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This is for a school project. I have a Query<E> class that holds an element that is part of the Query condition. So if it's a GreaterQuery and the element is 10, all values greater than 10 pass the condition.

The constructor of this Query object takes the element, and a Comparator object to be used to test the condition. If null is passed in, I need to create a Comparator to use for the comparison.

I have a match(E element) method that tests the condition. Here's bare bones version of it:

public boolean matches(E element)
    if (comparator == null)


What I thought I could do was write an anonymous Comparator class inside the if statement, though I'm not sure if that's even possible. The other problem I'm having is how to even compare to E objects without knowing anything about them. Also, I'm not sure of this, but there may be a pre condition that E extends Comparable. It's very late and I apologize if this makes no sense. But any help will be appreciated.

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up vote 4 down vote accepted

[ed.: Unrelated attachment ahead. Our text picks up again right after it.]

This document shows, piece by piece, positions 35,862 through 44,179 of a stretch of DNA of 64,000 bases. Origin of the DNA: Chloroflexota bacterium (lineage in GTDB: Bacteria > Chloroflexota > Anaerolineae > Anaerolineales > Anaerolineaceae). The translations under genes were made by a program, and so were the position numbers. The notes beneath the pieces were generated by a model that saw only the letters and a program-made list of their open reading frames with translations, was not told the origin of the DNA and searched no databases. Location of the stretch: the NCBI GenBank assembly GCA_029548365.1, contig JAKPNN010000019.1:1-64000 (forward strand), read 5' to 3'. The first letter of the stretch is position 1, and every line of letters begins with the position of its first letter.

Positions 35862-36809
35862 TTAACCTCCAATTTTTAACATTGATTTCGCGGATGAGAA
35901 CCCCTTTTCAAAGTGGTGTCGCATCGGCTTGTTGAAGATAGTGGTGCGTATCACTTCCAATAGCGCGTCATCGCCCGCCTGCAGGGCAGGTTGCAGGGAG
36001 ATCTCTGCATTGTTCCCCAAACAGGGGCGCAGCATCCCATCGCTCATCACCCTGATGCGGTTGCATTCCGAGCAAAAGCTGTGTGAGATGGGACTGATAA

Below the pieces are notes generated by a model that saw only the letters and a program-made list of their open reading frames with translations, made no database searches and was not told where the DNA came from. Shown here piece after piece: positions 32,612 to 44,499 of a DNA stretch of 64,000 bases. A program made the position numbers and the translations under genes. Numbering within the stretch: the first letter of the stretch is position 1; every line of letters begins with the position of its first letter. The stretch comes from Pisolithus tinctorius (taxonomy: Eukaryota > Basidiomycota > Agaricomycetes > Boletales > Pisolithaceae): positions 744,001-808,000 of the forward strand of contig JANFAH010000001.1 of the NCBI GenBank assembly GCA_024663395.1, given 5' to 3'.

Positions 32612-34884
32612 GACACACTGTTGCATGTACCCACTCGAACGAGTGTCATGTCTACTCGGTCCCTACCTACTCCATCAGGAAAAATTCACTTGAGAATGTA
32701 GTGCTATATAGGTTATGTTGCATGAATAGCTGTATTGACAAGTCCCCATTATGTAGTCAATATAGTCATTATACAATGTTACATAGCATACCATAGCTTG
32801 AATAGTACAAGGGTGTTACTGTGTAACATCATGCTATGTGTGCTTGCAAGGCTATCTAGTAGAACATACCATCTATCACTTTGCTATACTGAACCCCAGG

If E is guaranteed to implement Comparable<E>, you can do this:

if (comparator == null) {
    comparator = new Comparator<E>() {
        public int compare(E lhs, E rhs) {
            return lhs.compareTo(rhs);
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GreaterQuery would need to be have declaration something like public class GreaterQuery<E extends Comparable<E>> { ... } to make this work (which I think answers the OPs question on preconditions). – msandiford Oct 11 '11 at 4:51
Would that help compare E? Wouldn't that just give GreaterQuery the ability to be compared with compareTo()? – webhound Oct 11 '11 at 5:04
@webhound: That does compare two instances of E. Notice it says class GreaterQuery<E extends Comparable<E>> (which means E must be comparable), not class GreaterQuery implements Comparable<GreaterQuery> (which means GreaterQuery itself is comparable). – Chris Jester-Young Oct 11 '11 at 5:07
Ohh, yeh, I mis-read that. That does make sense. Now I'll have to make sure it's ok for the project. – webhound Oct 11 '11 at 13:48
Sort of funny, the whole lab got dropped and replaced. Not just because of the Comparator, which was straightened out, but because the Visitor pattern was broken. – webhound Oct 11 '11 at 22:23

Since Java 8 there is a method in the standard library which does the exact thing that is showed in Chris' answer:

if (comparator == null) {
    comparator = Comparator.naturalOrder();
share|improve this answer
Yep, that's the standard way to do it these days. But even if that method didn't exist, it's easy enough to just use comparator = E::compareTo;. – Chris Jester-Young Sep 17 '15 at 11:48

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